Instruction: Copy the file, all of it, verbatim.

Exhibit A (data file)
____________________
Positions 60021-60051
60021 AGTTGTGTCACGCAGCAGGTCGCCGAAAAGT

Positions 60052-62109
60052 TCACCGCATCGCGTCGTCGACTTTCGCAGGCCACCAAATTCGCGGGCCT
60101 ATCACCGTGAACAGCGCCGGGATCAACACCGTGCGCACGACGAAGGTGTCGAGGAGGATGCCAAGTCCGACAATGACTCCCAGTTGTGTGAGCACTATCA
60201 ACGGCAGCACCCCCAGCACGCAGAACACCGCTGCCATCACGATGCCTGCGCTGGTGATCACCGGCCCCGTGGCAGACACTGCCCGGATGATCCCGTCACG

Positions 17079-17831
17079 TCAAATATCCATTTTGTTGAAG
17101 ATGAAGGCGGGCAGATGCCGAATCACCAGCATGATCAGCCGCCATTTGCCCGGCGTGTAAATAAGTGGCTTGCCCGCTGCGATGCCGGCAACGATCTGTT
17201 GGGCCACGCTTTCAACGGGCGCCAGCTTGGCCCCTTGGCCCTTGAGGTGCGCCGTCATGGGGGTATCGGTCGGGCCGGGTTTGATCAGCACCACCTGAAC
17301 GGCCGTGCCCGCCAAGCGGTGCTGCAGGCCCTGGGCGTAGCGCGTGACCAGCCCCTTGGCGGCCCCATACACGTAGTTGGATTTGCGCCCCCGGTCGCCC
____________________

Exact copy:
Positions 60021-60051
60021 AGTTGTGTCACGCAGCAGGTCGCCGAAAAGT

Positions 60052-62109
60052 TCACCGCATCGCGTCGTCGACTTTCGCAGGCCACCAAATTCGCGGGCCT
60101 ATCACCGTGAACAGCGCCGGGATCAACACCGTGCGCACGACGAAGGTGTCGAGGAGGATGCCAAGTCCGACAATGACTCCCAGTTGTGTGAGCACTATCA
60201 ACGGCAGCACCCCCAGCACGCAGAACACCGCTGCCATCACGATGCCTGCGCTGGTGATCACCGGCCCCGTGGCAGACACTGCCCGGATGATCCCGTCACG

Positions 17079-17831
17079 TCAAATATCCATTTTGTTGAAG
17101 ATGAAGGCGGGCAGATGCCGAATCACCAGCATGATCAGCCGCCATTTGCCCGGCGTGTAAATAAGTGGCTTGCCCGCTGCGATGCCGGCAACGATCTGTT
17201 GGGCCACGCTTTCAACGGGCGCCAGCTTGGCCCCTTGGCCCTTGAGGTGCGCCGTCATGGGGGTATCGGTCGGGCCGGGTTTGATCAGCACCACCTGAAC
17301 GGCCGTGCCCGCCAAGCGGTGCTGCAGGCCCTGGGCGTAGCGCGTGACCAGCCCCTTGGCGGCCCCATACACGTAGTTGGATTTGCGCCCCCGGTCGCCC